HOW AN UNDERGROUND NEWSPAPER CHANGED MARVEL COMICS (part 3 of 4—click here for part 1 and here for part 2.)
In the 2004 book The Complete Illustrated History of the Skywald Horror-Mood, former Marvel editorial assistant Alan Hewetson recalled the impact of D.A. Latimer’s essay in the East Village Other about representation of black characters in comics. “They’d published a nice story about Stan and Marvel and had mentioned in the article something to the effect that Marvel had no black characters or comic books. (Actually I think we might have had one, plus a couple of very minor characters.) DC had none. So Stan read this and asked me to write back to thank the writer and so forth, and I did, and anticipating that the newspaper would print my letter (which they did), I added something to the effect that ‘once we became aware of the absence of black characters in our comics we immediately corrected this social oversight…’”
Here’s the letter Hewetson wrote in 1969:
Neal Christensen, one of our readers, was kind enough to forward to editor Stan Lee a feature from EVO by D.A. Latimer, of March 19 this year.
We were particularly interested with your feature on Marvel and its dealings with the color situation; Mr. Latimer’s approach, however, is such that we are concerned with the one-sided opinion your readers might have appreciated.
We would remind them that comic books are unrealistic by nature, and we would not presume to have our readers believe otherwise. The HULK is certainly not your average everyday factory worker, neither could Peter be considered a typical college student. Why then would you think T’CHALLA representative of a Harlem superhero? Certainly the man is educated—many African kings, princes and leaders are Oxford taught—why should “this gentleman in any way resemble Bobby Seale”?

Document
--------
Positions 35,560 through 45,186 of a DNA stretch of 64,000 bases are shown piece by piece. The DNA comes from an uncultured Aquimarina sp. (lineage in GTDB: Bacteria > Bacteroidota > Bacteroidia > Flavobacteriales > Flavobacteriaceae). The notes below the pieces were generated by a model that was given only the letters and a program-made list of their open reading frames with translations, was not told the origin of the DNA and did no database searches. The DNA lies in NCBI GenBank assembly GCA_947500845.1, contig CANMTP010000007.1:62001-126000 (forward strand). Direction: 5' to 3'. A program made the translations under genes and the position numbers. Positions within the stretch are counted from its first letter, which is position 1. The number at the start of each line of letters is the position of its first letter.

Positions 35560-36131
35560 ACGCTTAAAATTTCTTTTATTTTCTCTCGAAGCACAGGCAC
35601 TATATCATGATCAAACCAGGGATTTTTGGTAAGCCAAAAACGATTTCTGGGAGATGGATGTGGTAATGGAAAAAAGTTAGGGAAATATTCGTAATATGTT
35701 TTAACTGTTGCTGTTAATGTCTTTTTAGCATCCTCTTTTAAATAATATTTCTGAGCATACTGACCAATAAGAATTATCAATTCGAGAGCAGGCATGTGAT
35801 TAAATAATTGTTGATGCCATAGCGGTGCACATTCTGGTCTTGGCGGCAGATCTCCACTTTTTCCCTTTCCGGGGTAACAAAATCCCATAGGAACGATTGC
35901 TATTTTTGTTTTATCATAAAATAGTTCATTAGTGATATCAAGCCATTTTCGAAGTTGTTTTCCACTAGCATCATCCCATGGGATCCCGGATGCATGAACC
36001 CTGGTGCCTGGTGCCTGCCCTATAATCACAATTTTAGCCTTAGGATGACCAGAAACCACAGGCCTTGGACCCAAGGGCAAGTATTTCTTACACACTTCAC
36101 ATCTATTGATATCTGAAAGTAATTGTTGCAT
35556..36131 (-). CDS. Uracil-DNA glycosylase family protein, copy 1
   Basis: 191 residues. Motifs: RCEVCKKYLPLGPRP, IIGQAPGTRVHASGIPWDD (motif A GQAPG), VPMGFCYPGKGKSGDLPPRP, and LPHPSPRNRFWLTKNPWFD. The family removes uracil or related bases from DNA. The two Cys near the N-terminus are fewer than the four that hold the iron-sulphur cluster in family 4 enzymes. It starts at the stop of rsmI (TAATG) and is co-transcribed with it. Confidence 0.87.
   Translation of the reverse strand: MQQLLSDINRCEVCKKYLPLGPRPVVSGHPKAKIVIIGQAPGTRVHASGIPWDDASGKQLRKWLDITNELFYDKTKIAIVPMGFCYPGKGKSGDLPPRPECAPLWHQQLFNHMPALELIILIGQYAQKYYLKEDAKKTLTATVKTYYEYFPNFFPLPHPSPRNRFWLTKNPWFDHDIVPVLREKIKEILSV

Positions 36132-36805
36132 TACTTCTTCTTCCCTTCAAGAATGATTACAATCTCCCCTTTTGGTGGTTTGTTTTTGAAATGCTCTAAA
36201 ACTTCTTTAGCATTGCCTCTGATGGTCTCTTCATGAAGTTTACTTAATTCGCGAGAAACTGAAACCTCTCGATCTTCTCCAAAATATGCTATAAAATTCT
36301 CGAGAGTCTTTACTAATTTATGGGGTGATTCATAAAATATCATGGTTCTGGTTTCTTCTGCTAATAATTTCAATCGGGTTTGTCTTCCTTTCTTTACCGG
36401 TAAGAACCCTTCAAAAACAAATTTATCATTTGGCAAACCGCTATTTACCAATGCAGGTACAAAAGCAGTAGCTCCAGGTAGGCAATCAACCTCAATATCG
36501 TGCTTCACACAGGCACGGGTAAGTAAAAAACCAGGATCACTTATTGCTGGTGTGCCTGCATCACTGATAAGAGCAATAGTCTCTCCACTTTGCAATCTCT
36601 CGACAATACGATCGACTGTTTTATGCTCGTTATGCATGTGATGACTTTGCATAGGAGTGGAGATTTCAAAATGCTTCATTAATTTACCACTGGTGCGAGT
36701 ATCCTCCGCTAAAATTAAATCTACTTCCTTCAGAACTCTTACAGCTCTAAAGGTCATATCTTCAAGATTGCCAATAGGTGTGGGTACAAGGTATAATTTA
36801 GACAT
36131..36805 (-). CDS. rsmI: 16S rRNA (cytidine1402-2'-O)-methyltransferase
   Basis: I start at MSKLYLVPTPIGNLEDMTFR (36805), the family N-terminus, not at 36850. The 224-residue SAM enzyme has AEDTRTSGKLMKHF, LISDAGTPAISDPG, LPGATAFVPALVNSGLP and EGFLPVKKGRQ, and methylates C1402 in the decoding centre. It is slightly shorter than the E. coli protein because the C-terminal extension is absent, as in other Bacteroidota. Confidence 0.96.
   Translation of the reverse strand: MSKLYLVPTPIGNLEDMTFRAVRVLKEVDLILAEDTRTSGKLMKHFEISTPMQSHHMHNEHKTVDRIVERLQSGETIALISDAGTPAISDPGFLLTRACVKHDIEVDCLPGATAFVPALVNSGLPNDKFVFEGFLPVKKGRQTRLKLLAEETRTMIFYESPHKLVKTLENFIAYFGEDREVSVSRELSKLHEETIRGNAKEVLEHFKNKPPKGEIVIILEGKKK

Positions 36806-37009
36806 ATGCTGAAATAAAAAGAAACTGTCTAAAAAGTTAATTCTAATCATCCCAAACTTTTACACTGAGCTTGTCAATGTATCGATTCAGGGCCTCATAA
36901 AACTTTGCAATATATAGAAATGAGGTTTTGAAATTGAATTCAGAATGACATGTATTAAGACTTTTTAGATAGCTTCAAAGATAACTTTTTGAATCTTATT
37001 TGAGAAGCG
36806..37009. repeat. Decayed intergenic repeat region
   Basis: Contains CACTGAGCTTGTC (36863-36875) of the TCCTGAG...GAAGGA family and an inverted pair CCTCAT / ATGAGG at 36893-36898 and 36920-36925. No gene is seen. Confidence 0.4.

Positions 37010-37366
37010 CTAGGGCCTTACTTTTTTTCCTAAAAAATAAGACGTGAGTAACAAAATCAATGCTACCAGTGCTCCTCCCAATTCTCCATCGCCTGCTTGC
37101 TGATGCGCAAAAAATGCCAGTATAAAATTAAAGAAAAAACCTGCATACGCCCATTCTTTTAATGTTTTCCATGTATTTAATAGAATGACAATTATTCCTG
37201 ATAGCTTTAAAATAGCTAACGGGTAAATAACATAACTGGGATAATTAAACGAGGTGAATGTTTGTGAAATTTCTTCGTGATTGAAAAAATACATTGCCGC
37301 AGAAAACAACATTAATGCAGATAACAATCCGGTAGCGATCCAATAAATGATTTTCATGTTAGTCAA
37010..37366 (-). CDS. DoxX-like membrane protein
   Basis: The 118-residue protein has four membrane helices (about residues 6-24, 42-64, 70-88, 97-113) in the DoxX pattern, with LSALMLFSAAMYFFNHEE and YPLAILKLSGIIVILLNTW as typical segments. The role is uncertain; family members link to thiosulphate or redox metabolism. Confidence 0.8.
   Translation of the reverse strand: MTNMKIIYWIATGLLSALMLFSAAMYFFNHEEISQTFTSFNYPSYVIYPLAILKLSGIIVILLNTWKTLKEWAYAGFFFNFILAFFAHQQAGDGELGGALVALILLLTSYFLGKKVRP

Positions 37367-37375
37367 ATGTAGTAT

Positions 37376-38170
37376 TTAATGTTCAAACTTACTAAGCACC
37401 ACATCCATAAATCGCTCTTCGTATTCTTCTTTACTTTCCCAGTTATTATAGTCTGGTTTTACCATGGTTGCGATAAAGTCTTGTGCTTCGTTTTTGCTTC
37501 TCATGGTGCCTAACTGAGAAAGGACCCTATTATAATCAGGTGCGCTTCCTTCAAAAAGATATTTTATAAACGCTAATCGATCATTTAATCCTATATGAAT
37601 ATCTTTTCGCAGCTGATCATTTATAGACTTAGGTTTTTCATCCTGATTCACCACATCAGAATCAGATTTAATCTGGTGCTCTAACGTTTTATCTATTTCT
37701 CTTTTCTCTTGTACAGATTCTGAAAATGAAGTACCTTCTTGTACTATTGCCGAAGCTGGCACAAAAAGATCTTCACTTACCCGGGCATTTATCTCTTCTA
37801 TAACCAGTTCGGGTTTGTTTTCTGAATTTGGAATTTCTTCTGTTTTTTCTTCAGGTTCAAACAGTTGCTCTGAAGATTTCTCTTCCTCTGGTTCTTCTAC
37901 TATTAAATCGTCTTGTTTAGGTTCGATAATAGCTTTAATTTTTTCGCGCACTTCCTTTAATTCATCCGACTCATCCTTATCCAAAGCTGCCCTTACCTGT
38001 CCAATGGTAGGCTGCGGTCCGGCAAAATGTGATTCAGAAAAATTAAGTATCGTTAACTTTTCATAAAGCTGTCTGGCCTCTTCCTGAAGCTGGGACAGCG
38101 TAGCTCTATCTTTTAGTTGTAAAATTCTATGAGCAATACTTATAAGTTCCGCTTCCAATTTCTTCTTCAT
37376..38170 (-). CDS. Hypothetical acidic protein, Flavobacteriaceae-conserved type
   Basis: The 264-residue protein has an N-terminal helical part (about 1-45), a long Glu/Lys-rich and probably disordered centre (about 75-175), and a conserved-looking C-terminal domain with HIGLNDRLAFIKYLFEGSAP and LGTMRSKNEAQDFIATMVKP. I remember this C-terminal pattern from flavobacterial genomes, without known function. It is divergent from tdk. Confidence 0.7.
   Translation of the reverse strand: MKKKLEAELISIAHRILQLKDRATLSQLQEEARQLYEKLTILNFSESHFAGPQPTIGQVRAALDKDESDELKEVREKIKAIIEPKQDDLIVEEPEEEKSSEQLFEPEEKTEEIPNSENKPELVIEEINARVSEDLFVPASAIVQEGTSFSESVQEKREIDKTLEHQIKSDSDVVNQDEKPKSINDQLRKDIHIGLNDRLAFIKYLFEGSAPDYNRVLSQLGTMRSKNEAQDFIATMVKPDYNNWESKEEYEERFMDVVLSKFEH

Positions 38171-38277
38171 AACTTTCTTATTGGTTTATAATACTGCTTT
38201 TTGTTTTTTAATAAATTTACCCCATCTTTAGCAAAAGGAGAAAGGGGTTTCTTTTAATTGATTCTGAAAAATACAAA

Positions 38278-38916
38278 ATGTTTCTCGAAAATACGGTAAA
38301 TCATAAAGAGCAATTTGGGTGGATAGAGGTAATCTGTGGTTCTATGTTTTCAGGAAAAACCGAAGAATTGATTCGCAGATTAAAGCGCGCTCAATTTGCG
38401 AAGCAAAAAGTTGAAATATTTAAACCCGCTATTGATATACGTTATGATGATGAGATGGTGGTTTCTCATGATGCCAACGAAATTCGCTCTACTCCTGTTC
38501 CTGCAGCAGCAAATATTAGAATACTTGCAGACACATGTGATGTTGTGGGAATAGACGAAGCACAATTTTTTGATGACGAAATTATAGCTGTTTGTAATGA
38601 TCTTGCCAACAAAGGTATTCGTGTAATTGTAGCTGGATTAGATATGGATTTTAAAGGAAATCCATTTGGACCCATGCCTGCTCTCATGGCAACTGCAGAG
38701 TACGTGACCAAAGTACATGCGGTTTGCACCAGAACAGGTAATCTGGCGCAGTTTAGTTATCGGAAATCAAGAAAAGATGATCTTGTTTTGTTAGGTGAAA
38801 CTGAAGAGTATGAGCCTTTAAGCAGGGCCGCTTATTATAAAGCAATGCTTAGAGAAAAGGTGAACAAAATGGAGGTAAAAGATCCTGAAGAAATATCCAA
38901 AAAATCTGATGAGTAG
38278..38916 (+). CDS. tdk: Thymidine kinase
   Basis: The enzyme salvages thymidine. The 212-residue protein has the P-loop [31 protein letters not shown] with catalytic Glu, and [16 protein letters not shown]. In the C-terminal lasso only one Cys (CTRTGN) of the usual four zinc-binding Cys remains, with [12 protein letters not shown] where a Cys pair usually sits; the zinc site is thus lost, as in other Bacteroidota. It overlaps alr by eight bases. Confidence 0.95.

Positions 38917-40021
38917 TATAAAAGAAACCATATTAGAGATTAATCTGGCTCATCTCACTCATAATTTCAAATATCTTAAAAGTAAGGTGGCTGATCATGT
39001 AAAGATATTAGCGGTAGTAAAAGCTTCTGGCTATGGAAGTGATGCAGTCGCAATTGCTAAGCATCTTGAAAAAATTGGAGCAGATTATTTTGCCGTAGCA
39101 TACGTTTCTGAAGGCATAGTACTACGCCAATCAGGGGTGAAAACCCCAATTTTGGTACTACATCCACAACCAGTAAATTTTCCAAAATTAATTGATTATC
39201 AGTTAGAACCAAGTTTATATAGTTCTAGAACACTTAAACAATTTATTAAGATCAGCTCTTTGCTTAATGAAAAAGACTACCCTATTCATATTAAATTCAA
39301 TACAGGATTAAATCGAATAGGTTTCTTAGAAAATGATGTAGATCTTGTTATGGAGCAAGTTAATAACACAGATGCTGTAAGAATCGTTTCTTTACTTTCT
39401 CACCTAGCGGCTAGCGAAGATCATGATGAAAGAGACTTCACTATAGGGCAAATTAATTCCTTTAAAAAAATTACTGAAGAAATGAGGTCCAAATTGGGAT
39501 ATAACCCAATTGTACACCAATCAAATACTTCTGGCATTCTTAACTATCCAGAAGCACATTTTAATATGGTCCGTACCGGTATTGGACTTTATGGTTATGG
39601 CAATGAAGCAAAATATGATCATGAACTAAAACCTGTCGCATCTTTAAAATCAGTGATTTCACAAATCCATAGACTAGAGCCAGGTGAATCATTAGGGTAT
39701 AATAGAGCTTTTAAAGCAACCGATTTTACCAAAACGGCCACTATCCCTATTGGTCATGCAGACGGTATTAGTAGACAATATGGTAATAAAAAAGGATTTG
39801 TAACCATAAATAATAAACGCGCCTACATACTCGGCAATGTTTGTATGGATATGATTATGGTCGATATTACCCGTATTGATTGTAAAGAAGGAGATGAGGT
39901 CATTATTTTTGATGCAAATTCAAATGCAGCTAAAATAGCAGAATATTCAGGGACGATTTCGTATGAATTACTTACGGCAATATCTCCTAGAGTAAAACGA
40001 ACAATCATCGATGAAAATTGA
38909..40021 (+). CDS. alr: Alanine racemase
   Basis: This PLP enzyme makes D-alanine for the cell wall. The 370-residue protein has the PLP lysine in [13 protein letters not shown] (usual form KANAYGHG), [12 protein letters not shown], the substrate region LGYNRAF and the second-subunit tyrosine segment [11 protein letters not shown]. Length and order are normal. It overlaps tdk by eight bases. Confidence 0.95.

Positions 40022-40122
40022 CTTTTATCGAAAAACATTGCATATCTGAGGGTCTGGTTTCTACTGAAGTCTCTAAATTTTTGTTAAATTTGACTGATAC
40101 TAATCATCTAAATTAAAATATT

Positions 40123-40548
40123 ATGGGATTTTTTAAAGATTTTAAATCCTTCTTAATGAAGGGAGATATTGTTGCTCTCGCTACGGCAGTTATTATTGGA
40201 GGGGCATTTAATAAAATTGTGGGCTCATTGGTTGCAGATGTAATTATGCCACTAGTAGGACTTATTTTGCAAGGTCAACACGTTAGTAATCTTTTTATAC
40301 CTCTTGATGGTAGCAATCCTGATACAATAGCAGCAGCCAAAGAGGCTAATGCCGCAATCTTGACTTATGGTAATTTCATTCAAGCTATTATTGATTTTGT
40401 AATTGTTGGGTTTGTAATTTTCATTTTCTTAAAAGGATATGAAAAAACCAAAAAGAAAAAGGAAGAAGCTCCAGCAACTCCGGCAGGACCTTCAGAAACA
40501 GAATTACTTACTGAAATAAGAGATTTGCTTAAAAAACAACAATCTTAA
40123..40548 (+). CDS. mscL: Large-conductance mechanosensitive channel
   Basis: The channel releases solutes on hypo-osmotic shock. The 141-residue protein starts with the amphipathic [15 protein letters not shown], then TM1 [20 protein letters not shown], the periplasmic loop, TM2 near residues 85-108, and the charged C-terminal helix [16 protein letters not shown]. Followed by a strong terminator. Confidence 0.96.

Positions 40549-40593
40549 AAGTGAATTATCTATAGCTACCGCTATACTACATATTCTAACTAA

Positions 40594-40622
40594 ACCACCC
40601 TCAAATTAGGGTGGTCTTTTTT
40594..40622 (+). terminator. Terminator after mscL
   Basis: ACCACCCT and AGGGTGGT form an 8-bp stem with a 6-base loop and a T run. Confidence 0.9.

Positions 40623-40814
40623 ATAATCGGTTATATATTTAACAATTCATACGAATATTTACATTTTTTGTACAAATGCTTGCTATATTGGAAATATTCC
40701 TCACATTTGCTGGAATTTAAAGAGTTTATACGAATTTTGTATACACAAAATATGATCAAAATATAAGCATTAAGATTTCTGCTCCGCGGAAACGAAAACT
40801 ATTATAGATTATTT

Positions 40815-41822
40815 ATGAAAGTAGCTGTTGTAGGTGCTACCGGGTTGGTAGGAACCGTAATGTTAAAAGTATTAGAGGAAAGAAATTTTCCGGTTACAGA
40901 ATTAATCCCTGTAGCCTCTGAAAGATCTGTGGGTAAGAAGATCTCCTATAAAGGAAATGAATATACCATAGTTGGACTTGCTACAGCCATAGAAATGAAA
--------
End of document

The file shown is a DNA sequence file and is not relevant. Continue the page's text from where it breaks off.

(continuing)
Furthermore, you implied that THE PANTHER was a token Negro. When we became aware of the lack of Negroes in our magazines, and decided to introduce them into our stories, don’t you think it would have looked rather foolish to suddenly have fifteen colored personalities appear and barnstorm through the books? As it is, we have T’CHALLA (THE PANTHER), Joe Robertson and his son, Willie Lincoln, Sam Wilson (THE FALCON), Gabe Jones, Dr. Noah Black (CENTURIUS) and even a super villain—THE MAN-APE. In short, we think that we have approached a decent start with these characters.
In any case, sir, our primary reason in writing was to request a few copies of the issue in which this article appeared, for our files.
Cordially, Alan Hewetson
“And I showed this to Stan,” Hewetson recalled in 2004, “and shortly thereafter we began introducing black characters and entire black comic character books.” This included the Falcon, who despite Hewetson’s mention in his letter, had never appeared in a Marvel Comic. It would take six months to get him into the pages of Captain America…
Next: The introduction of the Falcon